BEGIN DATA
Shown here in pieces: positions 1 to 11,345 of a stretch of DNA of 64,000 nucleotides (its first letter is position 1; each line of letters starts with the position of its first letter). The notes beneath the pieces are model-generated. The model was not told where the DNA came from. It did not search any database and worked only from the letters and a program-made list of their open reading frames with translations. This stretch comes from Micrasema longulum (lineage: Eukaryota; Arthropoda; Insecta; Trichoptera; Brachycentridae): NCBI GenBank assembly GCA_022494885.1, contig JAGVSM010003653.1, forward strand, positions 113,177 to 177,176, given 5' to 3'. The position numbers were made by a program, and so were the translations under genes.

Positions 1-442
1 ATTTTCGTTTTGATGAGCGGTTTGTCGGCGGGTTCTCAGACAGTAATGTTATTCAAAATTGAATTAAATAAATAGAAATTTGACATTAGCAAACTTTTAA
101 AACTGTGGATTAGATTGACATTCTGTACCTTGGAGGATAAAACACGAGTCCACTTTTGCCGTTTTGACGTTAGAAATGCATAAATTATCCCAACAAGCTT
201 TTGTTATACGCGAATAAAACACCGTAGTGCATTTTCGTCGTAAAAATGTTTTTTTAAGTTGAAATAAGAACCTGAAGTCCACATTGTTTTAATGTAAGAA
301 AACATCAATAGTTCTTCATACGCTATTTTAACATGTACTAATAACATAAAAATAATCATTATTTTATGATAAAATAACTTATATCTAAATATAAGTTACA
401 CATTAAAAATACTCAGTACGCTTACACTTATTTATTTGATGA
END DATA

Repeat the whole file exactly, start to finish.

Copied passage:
Shown here in pieces: positions 1 to 11,345 of a stretch of DNA of 64,000 nucleotides (its first letter is position 1; each line of letters starts with the position of its first letter). The notes beneath the pieces are model-generated. The model was not told where the DNA came from. It did not search any database and worked only from the letters and a program-made list of their open reading frames with translations. This stretch comes from Micrasema longulum (lineage: Eukaryota; Arthropoda; Insecta; Trichoptera; Brachycentridae): NCBI GenBank assembly GCA_022494885.1, contig JAGVSM010003653.1, forward strand, positions 113,177 to 177,176, given 5' to 3'. The position numbers were made by a program, and so were the translations under genes.

Positions 1-442
1 ATTTTCGTTTTGATGAGCGGTTTGTCGGCGGGTTCTCAGACAGTAATGTTATTCAAAATTGAATTAAATAAATAGAAATTTGACATTAGCAAACTTTTAA
101 AACTGTGGATTAGATTGACATTCTGTACCTTGGAGGATAAAACACGAGTCCACTTTTGCCGTTTTGACGTTAGAAATGCATAAATTATCCCAACAAGCTT
201 TTGTTATACGCGAATAAAACACCGTAGTGCATTTTCGTCGTAAAAATGTTTTTTTAAGTTGAAATAAGAACCTGAAGTCCACATTGTTTTAATGTAAGAA
301 AACATCAATAGTTCTTCATACGCTATTTTAACATGTACTAATAACATAAAAATAATCATTATTTTATGATAAAATAACTTATATCTAAATATAAGTTACA
401 CATTAAAAATACTCAGTACGCTTACACTTATTTATTTGATGA